Being the designated cook for my family has its rewards and its challenges. My technique is very informal - mostly based upon memories of watching my mom and dad (both excellent cooks) work in the kitchen. I don't use recipes as a rule, preferring to treat meal preparation as a kind of jazz improvisation, but one of my proudest moments was the day that my kids told me to stick to the sheet music.It doesn't seem like it's been that many years since our house became the official family gathering place for Thanksgiving. Holidays play tricks with your sense of time, but I remember well my first year as "chef." I had big shoes to fill after a decade or so of the grand hospitality of my wife's parents. Still, it was fun coming up with my own variations on the classic themes and with counsel from my siblings I was able to reproduce some of my own family's favorite side dishes pretty well.With just one chance to practice each year, it takes a while to get things right. My menu has lots of personal touches, but it's not all that unusual: a big bird oiled and seasoned and roasted until crisp and juicy; cornbread stuffing enriched with whole kernel corn and pecans; real hand-whipped potatoes with butter, salt and pepper; brown gravy made from drippings and sweet potatoes laced with butter, brown sugar and spices topped with toasted marshmallows. Of course, in cooking and comedy, timing is everything. Any Thanksgiving chef will tell you, the real feat is all the preparation and the pacing required to get everything to the table in time for the blessing.After a few years of practice I really had the hang of it and I decided it was time to get creative, unleash my inner Martha Stewart and fancy things up a bit. I remember my first attempt. I mixed some of my garden butternut squash into the sweet potatoes and then, for a bit of zest, added tiny chunks of fresh pineapple. When the dish was served I expected some mixed reactions. What I got was a chorus of wailing from my kids. "You can't change the sweet potatoes!" they cried as though the family pet had been put down. It was soon apparent that they didn't want me to change anything.I'm humble (and sane) enough to know this was not because I had somehow achieved culinary perfection. It was because the dishes they wanted for Thanksgiving were the dishes they had come to expect. It was because Thanksgiving is not a time of experiment and innovation. It's a time of familiarity and constancy.Philosophers like to say that the only real constant in the world is change. Who am I to argue, but every holiday we celebrate seems like a formal protest against that law and a cry for some kind of permanence.I guess it's fitting that America is the birthplace of both jazz and Thanksgiving. As much as we might like to improvise, it's good to have a rhythm and a melody to come back to after the solo. And as much as we love to travel and visit exotic places, we always really look forward to coming home to find that everyone and everything that we love is right there, just as we remember them.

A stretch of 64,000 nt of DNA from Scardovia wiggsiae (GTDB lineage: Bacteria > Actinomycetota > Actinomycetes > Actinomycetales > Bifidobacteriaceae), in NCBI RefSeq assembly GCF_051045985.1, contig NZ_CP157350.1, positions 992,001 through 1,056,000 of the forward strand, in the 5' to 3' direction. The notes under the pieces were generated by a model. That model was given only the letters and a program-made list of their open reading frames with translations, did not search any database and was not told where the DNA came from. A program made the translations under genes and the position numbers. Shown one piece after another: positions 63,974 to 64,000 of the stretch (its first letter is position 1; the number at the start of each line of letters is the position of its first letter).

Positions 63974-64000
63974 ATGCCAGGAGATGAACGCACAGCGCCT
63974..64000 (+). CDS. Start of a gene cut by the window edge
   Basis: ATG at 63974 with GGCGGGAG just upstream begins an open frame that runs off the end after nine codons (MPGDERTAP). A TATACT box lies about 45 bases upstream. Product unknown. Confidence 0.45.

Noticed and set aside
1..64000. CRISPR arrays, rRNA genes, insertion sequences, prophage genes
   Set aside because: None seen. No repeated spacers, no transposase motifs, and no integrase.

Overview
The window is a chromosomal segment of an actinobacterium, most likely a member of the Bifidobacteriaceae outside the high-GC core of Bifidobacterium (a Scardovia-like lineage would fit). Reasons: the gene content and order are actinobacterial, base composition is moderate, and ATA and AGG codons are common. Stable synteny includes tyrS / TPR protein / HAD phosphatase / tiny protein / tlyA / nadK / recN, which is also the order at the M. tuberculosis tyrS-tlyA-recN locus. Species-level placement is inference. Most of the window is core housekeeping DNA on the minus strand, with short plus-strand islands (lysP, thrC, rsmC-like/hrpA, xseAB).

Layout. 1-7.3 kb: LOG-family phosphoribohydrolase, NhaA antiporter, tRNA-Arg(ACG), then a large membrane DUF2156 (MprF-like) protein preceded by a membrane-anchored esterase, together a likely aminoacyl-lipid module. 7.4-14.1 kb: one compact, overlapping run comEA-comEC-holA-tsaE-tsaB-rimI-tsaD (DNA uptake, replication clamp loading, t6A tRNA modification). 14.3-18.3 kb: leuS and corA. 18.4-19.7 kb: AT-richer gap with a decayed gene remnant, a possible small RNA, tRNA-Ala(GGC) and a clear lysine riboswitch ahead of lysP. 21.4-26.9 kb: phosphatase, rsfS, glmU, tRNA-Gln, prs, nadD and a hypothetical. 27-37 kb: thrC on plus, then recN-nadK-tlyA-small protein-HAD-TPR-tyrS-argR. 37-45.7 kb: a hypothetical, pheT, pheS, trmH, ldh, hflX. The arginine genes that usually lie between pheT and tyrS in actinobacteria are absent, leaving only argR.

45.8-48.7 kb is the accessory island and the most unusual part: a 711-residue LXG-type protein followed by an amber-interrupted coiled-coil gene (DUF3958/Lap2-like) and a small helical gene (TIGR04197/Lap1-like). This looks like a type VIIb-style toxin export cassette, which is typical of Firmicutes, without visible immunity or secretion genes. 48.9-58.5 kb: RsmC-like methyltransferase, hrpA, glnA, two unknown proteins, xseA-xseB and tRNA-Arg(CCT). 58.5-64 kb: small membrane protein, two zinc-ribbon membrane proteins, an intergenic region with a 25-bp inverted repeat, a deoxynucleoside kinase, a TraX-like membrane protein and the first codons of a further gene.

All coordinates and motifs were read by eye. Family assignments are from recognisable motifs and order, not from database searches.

This article appears in the November 2011 issue of New Hampshire Magazine